CUFF Review: Ed Helms and Patti Harrison Defy Expectations in 'Together Together' Directed by Nikole Beckwith

CUFF Review: Ed Helms and Patti Harrison Defy Expectations in 'Together Together' Directed by Nikole Beckwith
Hollywood has trained audiences to expect a film's leads to end up together. That's part of what writer and director Nikole Beckwith has to handle in Together Together: with Ed Helms and Patti Harrison as the stars in any kind of comedy, a hemisphere will light up in any brain attuned to rom-coms.

Among the many adept dramatic choices in this movie, Beckwith makes that tension come across in a natural, funny way. Helms and Harrison find a natural way into it at a critical point in the movie. Their characters stake positions and cover the issue enough that it's talked through and then moved on from.

Small turns and choices like this are what distinguish Together Together from other indie-styled comedies. In it, Helms plays Matt, a single app developer who, reaching an Ed Helms-ish age, has decided not to wait for a partner to get a child. Through a surrogate service, he's connected with Anna (Harrison), a barista younger than him and closer to a Patti Harrison type in age.

She's disconnected from anyone outside of and most people within Los Angeles, shunning roots back home that previously shunned her. Anna also isn't looking for a deeper connection; she's content living out her younger years in a big city with few permanent connections.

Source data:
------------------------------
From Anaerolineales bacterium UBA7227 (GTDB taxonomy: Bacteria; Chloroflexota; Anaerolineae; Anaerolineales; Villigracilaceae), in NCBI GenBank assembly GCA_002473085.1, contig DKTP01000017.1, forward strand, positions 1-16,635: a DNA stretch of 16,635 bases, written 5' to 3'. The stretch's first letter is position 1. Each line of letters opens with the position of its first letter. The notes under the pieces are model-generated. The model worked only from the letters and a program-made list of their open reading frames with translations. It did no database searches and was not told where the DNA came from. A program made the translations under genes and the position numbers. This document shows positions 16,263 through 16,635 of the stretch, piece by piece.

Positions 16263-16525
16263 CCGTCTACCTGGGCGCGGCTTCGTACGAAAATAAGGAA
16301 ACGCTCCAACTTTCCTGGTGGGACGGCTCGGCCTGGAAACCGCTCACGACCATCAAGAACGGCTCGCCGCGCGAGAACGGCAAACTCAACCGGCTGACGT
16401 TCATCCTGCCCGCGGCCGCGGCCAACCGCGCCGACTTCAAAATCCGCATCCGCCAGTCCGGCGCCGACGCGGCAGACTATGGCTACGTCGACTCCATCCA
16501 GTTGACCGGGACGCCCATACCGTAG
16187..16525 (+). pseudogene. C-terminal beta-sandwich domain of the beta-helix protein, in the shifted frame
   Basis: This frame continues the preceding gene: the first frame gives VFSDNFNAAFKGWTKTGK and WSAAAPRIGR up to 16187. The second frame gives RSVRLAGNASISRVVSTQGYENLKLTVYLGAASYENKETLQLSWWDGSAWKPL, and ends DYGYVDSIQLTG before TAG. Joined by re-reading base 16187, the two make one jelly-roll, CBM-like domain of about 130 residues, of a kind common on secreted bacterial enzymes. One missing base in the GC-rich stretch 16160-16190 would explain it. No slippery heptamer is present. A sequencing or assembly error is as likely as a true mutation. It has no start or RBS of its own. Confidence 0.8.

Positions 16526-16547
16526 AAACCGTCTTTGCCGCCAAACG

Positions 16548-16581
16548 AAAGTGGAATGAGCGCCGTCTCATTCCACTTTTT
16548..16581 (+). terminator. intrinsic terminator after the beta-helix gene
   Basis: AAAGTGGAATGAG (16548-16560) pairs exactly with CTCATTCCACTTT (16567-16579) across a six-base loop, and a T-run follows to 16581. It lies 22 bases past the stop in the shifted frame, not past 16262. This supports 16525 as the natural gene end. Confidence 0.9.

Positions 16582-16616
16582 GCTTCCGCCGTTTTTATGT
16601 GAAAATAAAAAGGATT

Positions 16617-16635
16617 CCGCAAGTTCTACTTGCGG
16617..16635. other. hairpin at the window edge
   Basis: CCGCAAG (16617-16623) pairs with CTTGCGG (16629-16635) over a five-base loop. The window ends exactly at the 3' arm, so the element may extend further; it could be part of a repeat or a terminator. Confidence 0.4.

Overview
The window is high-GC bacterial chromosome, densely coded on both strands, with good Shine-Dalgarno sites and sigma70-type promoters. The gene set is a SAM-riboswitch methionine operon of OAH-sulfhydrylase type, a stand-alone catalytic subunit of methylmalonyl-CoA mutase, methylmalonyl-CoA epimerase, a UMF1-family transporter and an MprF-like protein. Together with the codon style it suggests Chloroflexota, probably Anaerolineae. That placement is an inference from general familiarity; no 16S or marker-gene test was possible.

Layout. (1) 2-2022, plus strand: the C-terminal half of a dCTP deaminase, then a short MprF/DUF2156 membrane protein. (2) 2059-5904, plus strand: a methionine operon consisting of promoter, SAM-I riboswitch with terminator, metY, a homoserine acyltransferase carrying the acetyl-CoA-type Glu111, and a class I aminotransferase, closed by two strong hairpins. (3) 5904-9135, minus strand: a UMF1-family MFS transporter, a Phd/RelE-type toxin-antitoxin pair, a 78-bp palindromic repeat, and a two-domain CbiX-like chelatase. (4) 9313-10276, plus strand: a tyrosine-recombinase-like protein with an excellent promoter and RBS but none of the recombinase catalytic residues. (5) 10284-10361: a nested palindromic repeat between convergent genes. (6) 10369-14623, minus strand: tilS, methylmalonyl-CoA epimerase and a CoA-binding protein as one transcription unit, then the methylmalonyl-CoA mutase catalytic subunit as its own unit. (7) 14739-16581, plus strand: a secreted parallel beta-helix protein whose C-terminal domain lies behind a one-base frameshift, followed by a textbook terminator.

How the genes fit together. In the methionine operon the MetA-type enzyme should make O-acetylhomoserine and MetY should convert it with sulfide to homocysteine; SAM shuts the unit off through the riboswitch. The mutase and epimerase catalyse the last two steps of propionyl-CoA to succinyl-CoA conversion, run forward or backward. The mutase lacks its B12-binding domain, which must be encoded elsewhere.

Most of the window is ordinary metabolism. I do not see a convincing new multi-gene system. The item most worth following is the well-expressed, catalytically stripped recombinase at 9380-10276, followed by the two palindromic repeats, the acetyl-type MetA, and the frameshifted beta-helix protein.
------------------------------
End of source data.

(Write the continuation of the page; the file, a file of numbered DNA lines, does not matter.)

The ground each stakes out is one of the first interesting wrinkles to this oddball comedy. Matt would seem to be the higher status character, as the one whose baby is being carried by Anna; he is the one with financial means between the two of them, the one with age and assumed experience. That isn't the case, though. Harrison brings Anna a coolness, an assuredness that sends Matt scrambling time and time again as they're blurring lines between surrogate and friend.

The slight shifts in character and creeping rapprochement between the two are the stuff of gentle comedy, the kind that won't break a scene but sit easily inside it. So often, Helms and Harrison, two notable comedic performers, find plenty to mine in the unusual, shifting ground of their relationship for laughs. At the same time, the humour is flavour to a meeting of two people at different points in their lives. In either sense, Together Together is successful.

The story unfolds with ease, captured with natural-seeming lighting and static cameras that lock easily into shot/reverse shot conversational rhythms. That mellow approach feels in keeping with characters whose own movements aren't monumental. We're allowed access to a meeting of two people who might feel comfortable revealing themselves; that's the pleasure of this film.

Calgary Underground Film Festival runs online from April 23 to May 2, 2021. Get more information at theĀ festival's website. (levelFILM)